5
votes
2answers
2k views

Making tea - milk first or tea first

For those who take tea with milk, opinion seems very much divided about whether to add milk to the cup before the tea or vice versa. I have seen some suggestions relating to the milk protecting the ...
6
votes
1answer
177 views

Detergent Contamination of Processed Foods

Today I bought a Jack Links beef jerky from a vending machine, and when I bit into it I got a distinct taste of something acrid and soapy. As far as I could tell the packaging was not damaged and the ...
2
votes
1answer
969 views

What are some alternatives to xanthan gum for stabilizing mayonnaise?

Xanthan gum helps keep mayo emulsified through the jar being pasteurized, shipped, stored on the shelf for months, and kept in the refrigerator after opening. The diet of my customers does not allow ...
0
votes
4answers
347 views

Why are some foods preferentially eaten at certain times of day?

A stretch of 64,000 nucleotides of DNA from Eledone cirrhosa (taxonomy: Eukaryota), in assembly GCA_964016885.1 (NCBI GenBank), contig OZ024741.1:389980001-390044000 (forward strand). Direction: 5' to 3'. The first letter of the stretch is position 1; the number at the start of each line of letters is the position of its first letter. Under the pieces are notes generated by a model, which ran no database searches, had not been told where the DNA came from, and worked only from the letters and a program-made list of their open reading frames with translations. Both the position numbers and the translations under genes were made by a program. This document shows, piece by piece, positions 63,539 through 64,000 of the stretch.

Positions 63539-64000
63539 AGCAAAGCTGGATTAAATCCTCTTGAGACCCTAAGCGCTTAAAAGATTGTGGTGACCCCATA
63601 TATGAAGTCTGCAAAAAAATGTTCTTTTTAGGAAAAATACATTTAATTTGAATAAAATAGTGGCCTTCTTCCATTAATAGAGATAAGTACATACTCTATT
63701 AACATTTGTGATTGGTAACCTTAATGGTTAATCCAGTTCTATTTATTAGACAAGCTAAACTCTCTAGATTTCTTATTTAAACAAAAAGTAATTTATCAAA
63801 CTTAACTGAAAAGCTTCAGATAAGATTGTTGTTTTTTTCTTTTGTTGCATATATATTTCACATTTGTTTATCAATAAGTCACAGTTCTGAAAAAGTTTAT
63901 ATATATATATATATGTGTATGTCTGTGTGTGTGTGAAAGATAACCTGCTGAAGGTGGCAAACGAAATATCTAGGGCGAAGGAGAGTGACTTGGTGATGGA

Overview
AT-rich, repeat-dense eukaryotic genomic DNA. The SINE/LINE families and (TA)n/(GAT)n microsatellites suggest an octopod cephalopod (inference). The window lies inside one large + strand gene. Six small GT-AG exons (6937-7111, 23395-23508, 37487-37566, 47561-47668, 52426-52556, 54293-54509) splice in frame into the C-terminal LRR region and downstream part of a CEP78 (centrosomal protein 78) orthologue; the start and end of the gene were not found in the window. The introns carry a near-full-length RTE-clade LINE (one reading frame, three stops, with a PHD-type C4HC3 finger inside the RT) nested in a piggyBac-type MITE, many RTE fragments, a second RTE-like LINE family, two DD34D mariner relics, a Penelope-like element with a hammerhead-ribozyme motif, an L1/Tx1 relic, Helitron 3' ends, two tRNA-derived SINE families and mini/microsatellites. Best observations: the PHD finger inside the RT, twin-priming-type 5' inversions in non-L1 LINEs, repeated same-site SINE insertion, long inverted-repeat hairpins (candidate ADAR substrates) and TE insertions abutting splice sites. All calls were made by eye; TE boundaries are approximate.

At least in North America, eggs are most often eaten (or at least stereotypically eaten) for breakfast, sandwiches for lunch, and a big hearty meal for dinner, accompanied with a sweet dessert. I ...
4
votes
2answers
1k views

Why isn't a Sourdough starter unsanitary?

Letting a bowl of flour and water go bad in a warm corner seems problematic at best. I'm willing to believe there is some process that goes on to limit pathogens, but reading around this doesn't seem ...
5
votes
2answers
432 views

Why does Mexican food taste dissonant with balsamic vinegar?

I assayed an attempt at hot sauce the other day by cooking 3 pounds of peppers (jalapeno and hungarian wax) in olive oil and balsamic vinegar for about three hours, then throwing them in a blender. ...
3
votes
6answers
6k views

Steel Cut Oats: cooking in milk vs. water